Back to school sales tax holidays for 2012

Seventeen states will be exempting various back to school items from sales tax this year

Shoppers get excited about the many back to school sales this time of year. Adding fuel to the fire, many states will be waiving the state, and sometimes local, sales tax on school-related items. Generally, this means clothing, footwear, school supplies such as pencils and paper, and sometimes computers are exempted from sales and use tax for anywhere from two days to a week.Sales tax holidays for 2012

While some state representatives bemoan the loss of the sales tax revenue during this purchasing frenzy, many retailers, already offering various sales and discounts, appreciate the extra incentive shoppers are given to open their wallets. The cost versus benefit of these sales tax holidays is the subject of frequent debate but one fact is clear – consumers love it.

Consumers need to keep in mind that even though the state may be waiving the sales tax, certain local taxes, such as county, city, and/or special district may still apply. For instance, the purchase of an $800 computer in Atlanta, Georgia made on Aug. 10 qualifies for a waiver of the 4% Georgia state tax  – saving a total of $32. It is still subject to the Fulton county tax of 3% plus the Atlanta metro tax of 1%, meaning that the consumer will pay $32 in local taxes on the purchase instead of the usual $64.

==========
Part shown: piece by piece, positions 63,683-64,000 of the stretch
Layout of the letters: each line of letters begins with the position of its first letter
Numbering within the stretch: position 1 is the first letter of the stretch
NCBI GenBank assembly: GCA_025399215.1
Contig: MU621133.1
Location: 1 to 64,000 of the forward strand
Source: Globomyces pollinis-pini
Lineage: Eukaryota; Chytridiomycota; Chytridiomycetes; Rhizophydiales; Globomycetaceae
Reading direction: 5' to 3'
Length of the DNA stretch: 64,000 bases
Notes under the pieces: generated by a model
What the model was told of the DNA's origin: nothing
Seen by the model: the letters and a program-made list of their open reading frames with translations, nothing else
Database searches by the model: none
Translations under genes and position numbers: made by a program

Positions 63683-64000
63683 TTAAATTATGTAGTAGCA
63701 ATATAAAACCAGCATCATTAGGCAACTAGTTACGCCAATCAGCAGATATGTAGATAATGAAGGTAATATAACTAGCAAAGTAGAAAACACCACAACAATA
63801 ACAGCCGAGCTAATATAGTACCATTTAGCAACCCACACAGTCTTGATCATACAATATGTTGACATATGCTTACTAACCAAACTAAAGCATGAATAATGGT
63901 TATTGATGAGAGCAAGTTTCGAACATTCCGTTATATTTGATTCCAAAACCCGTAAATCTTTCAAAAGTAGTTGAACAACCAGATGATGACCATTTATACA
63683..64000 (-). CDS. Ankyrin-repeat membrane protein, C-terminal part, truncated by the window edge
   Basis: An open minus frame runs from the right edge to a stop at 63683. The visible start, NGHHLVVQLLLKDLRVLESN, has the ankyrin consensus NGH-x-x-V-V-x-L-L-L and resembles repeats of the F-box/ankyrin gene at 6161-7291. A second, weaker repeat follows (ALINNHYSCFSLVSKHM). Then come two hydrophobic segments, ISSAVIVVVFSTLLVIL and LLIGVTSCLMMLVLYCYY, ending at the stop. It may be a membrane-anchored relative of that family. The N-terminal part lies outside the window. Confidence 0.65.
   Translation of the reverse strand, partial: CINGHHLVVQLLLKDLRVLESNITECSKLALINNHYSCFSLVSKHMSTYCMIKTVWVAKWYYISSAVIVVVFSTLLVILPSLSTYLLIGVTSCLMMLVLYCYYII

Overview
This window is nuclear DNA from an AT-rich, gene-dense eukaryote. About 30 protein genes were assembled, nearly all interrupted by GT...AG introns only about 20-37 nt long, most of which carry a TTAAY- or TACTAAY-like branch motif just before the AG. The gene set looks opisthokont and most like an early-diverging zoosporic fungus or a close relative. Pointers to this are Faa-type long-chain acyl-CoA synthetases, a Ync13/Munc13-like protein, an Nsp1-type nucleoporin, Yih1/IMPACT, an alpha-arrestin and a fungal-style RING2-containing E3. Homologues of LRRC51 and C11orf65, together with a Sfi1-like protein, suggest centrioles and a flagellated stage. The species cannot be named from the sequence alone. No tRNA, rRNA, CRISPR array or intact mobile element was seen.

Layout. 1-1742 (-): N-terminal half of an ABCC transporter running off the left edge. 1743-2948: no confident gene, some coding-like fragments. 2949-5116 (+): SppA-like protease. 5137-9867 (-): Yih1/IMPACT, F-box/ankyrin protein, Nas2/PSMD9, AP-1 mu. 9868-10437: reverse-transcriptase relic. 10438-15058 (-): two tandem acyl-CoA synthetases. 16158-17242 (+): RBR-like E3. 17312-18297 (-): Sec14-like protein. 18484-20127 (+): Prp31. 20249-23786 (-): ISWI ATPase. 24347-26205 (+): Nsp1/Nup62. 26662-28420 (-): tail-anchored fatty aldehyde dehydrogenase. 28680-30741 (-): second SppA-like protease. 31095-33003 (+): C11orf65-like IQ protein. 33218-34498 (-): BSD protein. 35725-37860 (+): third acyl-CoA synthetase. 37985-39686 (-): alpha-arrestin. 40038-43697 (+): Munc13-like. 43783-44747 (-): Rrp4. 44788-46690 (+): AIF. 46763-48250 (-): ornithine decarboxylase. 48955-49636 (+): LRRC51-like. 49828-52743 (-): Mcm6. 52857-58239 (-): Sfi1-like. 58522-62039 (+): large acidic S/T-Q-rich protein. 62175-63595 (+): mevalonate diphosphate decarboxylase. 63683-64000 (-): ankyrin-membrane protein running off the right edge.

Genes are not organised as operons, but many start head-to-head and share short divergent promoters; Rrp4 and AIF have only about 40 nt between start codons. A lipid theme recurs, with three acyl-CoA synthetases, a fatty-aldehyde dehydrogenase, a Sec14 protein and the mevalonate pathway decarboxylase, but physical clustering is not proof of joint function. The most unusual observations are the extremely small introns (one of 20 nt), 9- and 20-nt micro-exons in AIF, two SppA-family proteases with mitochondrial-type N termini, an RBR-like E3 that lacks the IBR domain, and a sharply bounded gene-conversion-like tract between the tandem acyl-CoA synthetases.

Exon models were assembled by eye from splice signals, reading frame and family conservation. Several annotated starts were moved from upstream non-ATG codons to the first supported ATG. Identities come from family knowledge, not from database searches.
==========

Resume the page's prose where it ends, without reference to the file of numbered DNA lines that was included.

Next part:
Some states, such as Louisiana, waive the sales and use tax on nearly all retail transactions during the back to school holiday. Normally though, exemptions are limited to items specifically targeted toward getting kids ready to return to academia. Most states also limit the exemption to sales, or portions of sales, below a certain dollar threshold – generally purchases retailing at less than $100 per item. In other words, no matter where Kim Kardashian is shopping, she’s going to be paying the full sales tax on the Gucci pumps and diamond-studded iPhone.

The sales tax exemption rules can get quite complicated, so consumers need to do their homework diligently before they hit the mall. The type of sale the store chooses to host can make an otherwise-eligible item taxable. In one example, a retailer in a state with a $50 threshold advertises pants as “buy one, get one free.” The first pair of pants is priced at $80; the second pair of pants is free. Tax is due on $80. The store cannot sell each pair of pants for $40 in order for the items to qualify for the exemption. However, the retailer may advertise and sell the items for 50% off, selling each pair of $80 pants for $40, making each pair eligible for the exemption.

Manufacturers’ coupons and rebates do not reduce the sales price of an item in the eyes of the tax collector. Store coupons and discounts do reduce the sales price therefore making many more items fall within the dollar cap.